Venezuela rejects US extradition request

Associated Press

CARACAS, Venezuela (AP) — Venezuela's Supreme Court announced Monday that it has rejected a U.S. request for the extradition of a Venezuelan citizen who has been accused of sexually abusing several minors in the United States.

Former swim team coach Simon Daniel Chocron cannot be sent to the United States because Venezuela's Constitution and laws strictly prohibit the extradition of its citizens, the court said. It said Chocron would face justice in Venezuela.

Chocron is accused of "obscene exhibition, lascivious acts, the sale or exhibition of pornographic material to minors and illegal sexual relations with minors" for acts committed at a school in Jacksonville, Florida, in 2000 and 2001, the court said.

Chocron jumped bail in 2001 while facing several charges of sexual battery against minors. He was arrested in Spain in 2003, when Spanish officials, who discovered his active warrants and contacted Jacksonville police.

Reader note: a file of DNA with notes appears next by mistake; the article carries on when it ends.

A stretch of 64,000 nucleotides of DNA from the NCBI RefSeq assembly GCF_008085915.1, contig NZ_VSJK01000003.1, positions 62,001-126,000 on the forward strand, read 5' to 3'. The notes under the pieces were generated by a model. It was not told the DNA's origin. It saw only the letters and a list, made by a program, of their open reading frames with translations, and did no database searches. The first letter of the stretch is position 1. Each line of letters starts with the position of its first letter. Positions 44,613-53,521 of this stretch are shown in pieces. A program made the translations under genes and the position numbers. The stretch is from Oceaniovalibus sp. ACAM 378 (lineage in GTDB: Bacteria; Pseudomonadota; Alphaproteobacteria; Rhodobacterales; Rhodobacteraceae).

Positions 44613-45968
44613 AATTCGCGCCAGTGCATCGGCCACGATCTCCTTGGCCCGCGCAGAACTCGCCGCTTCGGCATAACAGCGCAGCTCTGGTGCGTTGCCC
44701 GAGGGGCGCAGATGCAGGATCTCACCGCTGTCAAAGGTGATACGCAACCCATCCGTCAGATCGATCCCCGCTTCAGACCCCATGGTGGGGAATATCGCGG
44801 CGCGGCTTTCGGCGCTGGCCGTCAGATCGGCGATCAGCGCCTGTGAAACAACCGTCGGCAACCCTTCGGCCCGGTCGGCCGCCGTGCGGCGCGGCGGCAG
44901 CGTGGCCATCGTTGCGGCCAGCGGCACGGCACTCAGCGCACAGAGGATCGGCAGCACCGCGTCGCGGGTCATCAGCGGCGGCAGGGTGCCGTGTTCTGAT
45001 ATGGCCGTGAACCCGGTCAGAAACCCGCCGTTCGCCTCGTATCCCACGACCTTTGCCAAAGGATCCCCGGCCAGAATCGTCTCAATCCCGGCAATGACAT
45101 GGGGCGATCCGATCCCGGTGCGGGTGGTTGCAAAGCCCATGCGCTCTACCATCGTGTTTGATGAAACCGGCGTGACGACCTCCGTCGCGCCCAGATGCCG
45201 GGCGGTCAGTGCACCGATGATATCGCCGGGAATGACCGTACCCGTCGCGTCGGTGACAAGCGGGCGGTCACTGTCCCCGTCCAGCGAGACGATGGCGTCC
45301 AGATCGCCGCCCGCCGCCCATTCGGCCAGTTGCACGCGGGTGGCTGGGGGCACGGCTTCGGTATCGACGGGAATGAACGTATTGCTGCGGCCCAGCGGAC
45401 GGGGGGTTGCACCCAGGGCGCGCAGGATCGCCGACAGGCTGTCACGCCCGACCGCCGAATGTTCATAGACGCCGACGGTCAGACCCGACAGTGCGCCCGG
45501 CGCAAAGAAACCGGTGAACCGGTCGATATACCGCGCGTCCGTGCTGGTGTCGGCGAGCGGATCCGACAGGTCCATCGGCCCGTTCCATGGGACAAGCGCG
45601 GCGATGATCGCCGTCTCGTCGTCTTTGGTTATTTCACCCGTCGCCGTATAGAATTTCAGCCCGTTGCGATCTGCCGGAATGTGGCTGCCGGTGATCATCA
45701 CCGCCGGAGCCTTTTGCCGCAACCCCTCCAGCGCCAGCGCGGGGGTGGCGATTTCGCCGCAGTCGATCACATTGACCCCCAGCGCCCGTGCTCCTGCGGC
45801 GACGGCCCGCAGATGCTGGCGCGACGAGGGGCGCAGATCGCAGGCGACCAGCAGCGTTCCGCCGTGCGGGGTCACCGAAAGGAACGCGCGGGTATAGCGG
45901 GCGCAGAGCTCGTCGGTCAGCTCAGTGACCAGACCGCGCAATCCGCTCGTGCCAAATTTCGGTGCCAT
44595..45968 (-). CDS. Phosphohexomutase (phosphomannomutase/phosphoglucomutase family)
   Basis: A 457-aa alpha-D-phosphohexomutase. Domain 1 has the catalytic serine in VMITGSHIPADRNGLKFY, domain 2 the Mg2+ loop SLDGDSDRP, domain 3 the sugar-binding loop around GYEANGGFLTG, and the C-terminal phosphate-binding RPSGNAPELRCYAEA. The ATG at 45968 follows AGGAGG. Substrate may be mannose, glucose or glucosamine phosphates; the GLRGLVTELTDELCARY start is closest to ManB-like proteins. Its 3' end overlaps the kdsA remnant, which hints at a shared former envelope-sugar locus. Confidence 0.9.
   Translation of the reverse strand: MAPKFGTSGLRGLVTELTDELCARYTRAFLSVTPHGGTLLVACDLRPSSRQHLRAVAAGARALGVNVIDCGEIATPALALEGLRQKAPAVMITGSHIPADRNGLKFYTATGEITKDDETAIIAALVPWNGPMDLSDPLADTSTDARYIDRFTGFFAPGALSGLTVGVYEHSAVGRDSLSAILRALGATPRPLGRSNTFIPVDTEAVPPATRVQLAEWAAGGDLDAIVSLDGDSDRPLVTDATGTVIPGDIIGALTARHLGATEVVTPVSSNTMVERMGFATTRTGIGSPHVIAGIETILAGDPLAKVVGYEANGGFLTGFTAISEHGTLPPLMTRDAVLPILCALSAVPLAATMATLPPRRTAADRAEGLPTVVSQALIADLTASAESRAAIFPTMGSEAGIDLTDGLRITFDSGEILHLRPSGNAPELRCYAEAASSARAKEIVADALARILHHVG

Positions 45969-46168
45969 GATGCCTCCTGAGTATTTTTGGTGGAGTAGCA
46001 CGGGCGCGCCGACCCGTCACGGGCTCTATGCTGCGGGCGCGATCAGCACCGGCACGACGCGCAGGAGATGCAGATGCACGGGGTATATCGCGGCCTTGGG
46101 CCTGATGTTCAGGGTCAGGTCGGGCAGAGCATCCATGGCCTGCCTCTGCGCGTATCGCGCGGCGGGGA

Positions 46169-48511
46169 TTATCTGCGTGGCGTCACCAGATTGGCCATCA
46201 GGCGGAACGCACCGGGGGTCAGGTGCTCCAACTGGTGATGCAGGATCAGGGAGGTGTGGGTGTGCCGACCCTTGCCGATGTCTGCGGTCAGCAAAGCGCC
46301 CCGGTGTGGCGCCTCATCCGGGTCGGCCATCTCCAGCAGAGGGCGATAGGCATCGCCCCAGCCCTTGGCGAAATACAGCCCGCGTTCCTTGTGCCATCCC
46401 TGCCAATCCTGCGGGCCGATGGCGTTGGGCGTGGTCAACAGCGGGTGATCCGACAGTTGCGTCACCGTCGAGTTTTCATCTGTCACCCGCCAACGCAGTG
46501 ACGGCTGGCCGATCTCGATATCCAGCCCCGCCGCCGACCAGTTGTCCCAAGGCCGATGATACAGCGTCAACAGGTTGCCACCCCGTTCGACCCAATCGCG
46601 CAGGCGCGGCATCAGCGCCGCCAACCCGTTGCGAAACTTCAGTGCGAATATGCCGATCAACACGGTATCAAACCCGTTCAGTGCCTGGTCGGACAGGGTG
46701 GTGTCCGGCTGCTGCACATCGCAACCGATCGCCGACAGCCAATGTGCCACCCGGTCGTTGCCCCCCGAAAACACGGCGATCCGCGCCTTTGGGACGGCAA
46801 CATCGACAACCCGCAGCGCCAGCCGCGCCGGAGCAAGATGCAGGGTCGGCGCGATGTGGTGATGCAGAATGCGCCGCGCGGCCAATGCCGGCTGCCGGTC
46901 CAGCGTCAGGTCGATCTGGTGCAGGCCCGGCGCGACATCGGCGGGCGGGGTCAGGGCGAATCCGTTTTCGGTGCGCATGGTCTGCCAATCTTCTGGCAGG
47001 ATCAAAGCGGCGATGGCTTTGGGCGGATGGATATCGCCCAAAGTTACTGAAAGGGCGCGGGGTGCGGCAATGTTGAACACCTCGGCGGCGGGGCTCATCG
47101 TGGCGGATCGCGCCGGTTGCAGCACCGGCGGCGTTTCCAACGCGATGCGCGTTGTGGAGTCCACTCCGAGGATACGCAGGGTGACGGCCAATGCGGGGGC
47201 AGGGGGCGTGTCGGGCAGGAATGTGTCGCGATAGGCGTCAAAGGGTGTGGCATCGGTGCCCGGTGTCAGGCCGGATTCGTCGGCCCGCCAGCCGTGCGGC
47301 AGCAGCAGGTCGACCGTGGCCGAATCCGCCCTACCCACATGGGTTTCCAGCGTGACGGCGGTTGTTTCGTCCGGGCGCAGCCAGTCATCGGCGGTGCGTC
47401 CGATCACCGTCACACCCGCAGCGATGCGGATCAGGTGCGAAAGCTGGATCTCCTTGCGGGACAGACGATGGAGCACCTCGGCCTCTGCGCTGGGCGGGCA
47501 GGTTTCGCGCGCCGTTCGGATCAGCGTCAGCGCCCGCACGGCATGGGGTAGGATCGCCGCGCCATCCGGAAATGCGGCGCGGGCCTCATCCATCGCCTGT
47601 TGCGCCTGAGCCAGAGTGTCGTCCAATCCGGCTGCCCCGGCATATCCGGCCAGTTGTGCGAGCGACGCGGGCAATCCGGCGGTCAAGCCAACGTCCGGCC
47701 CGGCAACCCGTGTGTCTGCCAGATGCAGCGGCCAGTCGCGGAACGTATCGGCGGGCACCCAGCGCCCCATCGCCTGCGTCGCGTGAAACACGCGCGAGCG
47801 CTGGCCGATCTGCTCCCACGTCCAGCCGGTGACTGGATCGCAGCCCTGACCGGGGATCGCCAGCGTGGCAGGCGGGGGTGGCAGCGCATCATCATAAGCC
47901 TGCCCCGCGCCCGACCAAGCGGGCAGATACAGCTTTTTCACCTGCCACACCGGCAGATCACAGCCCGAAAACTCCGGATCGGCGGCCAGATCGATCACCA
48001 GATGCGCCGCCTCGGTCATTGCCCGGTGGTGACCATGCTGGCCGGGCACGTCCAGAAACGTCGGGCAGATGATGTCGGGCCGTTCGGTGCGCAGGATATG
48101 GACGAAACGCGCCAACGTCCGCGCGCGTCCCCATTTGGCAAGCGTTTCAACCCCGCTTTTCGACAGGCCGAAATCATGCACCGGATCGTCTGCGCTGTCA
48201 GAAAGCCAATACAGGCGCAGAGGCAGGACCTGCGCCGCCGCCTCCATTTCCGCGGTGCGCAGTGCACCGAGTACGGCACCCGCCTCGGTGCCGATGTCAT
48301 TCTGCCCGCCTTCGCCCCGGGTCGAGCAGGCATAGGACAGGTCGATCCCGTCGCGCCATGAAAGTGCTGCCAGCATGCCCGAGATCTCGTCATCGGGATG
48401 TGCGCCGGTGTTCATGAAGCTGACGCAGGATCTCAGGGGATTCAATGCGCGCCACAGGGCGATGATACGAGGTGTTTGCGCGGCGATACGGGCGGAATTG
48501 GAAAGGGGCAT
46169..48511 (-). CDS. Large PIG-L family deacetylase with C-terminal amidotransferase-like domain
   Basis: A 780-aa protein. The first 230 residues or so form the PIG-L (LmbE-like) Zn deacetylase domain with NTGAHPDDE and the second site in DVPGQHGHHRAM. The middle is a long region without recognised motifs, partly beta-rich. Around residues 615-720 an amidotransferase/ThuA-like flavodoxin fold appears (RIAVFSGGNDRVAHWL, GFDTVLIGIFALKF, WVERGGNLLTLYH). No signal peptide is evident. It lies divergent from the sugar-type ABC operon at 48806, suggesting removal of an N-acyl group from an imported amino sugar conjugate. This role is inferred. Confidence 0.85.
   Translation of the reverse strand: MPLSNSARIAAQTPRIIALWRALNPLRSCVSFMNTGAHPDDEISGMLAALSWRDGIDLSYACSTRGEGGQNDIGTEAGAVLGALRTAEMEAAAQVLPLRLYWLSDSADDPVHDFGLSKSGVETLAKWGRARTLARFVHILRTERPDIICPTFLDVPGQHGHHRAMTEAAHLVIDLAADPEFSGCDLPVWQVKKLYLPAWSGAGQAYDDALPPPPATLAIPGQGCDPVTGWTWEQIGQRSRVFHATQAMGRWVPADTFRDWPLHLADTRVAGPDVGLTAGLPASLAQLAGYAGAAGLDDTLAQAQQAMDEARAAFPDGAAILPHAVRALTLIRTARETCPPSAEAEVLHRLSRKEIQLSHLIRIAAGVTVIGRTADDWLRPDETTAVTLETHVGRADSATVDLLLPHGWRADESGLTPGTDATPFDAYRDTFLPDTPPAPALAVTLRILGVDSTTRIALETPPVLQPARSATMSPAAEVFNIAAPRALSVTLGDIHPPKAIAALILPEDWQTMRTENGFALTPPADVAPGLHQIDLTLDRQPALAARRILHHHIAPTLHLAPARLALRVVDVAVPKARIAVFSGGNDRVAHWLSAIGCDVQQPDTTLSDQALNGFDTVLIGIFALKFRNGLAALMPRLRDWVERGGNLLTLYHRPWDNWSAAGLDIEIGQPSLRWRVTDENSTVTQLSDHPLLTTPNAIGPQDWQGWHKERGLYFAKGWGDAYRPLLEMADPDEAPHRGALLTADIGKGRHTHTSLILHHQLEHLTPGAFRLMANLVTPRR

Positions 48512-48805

The court's statement suggested Chocron is currently in Venezuela, although his whereabouts could not be immediately verified.

Spokesmen for the Attorney General's Office in Venezuela did not answer telephone calls seeking comment.

Chocron, a Florida State University graduate and former swim team member, faces 14 felony sexual charges and one charge of jumping his $250,000 bail.

In March 2001, a 15-year-old swimmer told police that she had engaged in sexual acts with Chocron, who was 27 at the time. Soon afterward, Chocron, a 25-kilometer open water world champion, was accused of having sex with a 16-year-old girl.

Both teens have since sued Chocron and the Bolles School, an exclusive private boarding and day school south of downtown Jacksonville.

Interpol requested Chocron's capture in 2004.

Venezuela's Supreme Court said Chocron is currently prohibited from leaving Venezuela and from giving swimming lessons

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